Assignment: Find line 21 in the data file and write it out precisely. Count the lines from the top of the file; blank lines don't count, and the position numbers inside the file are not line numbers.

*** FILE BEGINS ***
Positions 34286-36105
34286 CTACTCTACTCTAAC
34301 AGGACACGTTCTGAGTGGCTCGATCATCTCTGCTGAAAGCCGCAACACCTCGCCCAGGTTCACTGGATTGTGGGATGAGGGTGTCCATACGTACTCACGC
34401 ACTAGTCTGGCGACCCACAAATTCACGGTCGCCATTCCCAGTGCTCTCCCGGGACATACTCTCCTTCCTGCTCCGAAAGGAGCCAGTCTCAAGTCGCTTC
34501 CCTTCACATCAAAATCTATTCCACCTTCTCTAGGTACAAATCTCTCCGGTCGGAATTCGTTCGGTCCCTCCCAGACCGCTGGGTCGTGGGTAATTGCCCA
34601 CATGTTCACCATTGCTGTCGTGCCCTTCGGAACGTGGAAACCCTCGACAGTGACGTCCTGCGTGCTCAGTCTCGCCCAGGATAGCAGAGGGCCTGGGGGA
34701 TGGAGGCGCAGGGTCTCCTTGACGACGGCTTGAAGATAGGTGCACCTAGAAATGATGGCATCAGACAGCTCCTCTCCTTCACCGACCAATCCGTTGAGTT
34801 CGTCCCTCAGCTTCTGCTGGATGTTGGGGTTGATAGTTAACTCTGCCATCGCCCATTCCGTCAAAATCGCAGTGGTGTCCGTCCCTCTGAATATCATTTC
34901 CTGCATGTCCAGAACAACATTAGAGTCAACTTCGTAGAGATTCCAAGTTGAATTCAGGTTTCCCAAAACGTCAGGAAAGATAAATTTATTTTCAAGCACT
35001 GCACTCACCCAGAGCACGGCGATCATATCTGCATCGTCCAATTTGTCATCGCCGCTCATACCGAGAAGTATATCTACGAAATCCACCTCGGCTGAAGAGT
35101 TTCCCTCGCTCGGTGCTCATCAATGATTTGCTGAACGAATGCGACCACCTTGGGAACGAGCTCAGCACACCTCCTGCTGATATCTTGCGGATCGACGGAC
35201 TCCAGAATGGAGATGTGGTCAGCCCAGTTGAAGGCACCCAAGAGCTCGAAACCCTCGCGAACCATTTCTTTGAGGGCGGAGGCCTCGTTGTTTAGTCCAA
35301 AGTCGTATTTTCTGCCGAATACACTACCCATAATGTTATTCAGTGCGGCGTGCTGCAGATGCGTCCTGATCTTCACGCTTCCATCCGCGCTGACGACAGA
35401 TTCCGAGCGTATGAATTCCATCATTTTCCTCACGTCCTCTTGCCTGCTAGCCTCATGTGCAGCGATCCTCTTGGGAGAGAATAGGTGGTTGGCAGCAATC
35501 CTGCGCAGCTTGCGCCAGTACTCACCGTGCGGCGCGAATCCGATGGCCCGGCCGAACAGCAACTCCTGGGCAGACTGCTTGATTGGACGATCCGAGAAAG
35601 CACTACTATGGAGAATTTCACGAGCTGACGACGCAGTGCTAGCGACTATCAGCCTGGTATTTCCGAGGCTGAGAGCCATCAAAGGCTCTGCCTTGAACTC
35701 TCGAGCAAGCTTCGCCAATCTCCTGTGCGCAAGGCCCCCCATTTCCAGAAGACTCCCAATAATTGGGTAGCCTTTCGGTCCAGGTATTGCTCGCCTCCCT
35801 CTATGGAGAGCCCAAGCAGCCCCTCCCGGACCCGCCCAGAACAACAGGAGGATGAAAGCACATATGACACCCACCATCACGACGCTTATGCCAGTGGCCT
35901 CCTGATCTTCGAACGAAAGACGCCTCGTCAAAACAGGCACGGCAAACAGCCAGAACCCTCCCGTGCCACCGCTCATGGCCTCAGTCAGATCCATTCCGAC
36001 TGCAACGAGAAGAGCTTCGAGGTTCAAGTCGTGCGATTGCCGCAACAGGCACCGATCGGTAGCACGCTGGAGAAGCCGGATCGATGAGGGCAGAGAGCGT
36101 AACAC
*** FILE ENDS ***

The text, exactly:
36101 AACAC